The Public Interest Disclosure Act 1998 protects workers from the consequences, actual or feared, of raising concerns about serious misconduct or malpractice such as fraud, cheating, or unsafe practices where they work.

The Act applies to 'workers,' a much broader category than 'employees.' It covers all employees and those contractors or agency staff working for the Council on Council premises. It also covers suppliers and those providing services under a contract with the Councils from their own premises. No minimum period of service is required to receive the protection of the Act.

Workers are often the first to realise that there may be something seriously wrong within the Council. However, they may not express their concerns because they feel that speaking up would be disloyal to their colleagues or to the Council. They may also fear harassment or victimisation. In these circumstances it may be easier to ignore the concern rather than report what may just be a suspicion of malpractice.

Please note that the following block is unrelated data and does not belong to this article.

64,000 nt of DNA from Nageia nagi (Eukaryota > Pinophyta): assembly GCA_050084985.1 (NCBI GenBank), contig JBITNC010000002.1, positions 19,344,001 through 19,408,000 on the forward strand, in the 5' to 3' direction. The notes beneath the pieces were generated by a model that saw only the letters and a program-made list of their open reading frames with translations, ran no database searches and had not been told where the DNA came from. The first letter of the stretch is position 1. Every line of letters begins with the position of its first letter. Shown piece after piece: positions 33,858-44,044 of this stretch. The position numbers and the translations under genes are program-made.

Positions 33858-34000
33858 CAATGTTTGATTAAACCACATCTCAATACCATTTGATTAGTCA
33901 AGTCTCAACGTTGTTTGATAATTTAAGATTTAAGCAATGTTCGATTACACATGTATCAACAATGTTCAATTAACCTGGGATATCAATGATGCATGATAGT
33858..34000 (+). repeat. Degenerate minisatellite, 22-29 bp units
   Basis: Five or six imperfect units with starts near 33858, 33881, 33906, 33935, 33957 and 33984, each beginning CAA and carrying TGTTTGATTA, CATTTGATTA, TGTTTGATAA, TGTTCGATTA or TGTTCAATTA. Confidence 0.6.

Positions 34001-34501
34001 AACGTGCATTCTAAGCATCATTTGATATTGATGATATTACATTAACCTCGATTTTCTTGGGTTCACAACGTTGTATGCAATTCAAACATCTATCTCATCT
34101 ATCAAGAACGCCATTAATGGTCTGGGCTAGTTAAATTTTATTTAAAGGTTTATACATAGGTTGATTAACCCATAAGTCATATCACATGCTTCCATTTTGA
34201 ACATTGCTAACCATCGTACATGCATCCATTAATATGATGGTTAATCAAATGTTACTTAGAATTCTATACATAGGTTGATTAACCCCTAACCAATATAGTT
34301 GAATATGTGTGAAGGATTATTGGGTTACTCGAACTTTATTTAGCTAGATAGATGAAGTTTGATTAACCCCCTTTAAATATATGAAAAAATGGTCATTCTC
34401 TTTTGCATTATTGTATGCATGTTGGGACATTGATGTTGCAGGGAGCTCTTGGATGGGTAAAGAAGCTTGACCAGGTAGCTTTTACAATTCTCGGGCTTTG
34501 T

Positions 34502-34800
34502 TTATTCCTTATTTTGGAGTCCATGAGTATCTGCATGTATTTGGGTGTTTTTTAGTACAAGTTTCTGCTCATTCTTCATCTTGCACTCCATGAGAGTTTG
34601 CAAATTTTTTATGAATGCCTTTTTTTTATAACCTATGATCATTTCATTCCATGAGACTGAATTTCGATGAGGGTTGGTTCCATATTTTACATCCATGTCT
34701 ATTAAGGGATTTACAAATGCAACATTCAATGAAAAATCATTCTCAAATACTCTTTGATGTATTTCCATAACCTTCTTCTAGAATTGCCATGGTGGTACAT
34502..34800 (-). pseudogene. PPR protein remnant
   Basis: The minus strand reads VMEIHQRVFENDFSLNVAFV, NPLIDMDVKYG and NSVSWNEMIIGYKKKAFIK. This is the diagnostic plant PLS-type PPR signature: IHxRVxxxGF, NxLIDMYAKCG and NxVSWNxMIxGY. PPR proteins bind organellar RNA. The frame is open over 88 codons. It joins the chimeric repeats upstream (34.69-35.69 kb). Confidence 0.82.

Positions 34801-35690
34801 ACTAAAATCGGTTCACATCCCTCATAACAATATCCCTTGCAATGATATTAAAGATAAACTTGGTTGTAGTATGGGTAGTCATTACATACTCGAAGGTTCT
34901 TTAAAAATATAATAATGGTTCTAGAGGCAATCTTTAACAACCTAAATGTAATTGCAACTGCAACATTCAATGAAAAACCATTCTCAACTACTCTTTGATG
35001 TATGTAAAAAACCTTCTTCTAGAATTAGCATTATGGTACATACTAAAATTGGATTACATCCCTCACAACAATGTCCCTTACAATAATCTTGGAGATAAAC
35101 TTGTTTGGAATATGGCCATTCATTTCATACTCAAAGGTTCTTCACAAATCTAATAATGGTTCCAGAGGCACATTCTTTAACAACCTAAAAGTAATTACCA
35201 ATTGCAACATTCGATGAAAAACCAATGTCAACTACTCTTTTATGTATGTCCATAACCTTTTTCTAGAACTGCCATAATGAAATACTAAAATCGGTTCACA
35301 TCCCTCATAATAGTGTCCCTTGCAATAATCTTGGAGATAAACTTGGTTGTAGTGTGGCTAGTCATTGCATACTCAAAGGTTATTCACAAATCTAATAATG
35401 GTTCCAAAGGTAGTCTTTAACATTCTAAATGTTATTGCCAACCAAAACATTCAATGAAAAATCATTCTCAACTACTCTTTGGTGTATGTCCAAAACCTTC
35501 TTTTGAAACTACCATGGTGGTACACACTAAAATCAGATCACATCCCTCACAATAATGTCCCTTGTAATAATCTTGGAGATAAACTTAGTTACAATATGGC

The Council is committed to the highest possible standards of openness, probity and accountability. In line with that commitment we expect workers, and other people that we deal with, who have serious concerns about any aspect of the Council's work to come forward and voice those concerns.

This Confidential Reporting Policy is intended to encourage and enable employees to raise serious concerns within the Council rather than overlooking a problem or 'blowing the whistle' outside. It makes it clear that you can do so without fear of victimisation, subsequent discrimination or disadvantage.

This policy is in addition to the Council's complaints procedures, its procedures for staff to raise grievances, and other statutory reporting procedures. Group Managers are responsible for making individual workers aware of its existence.

This policy has been discussed with the relevant trade unions and has their support.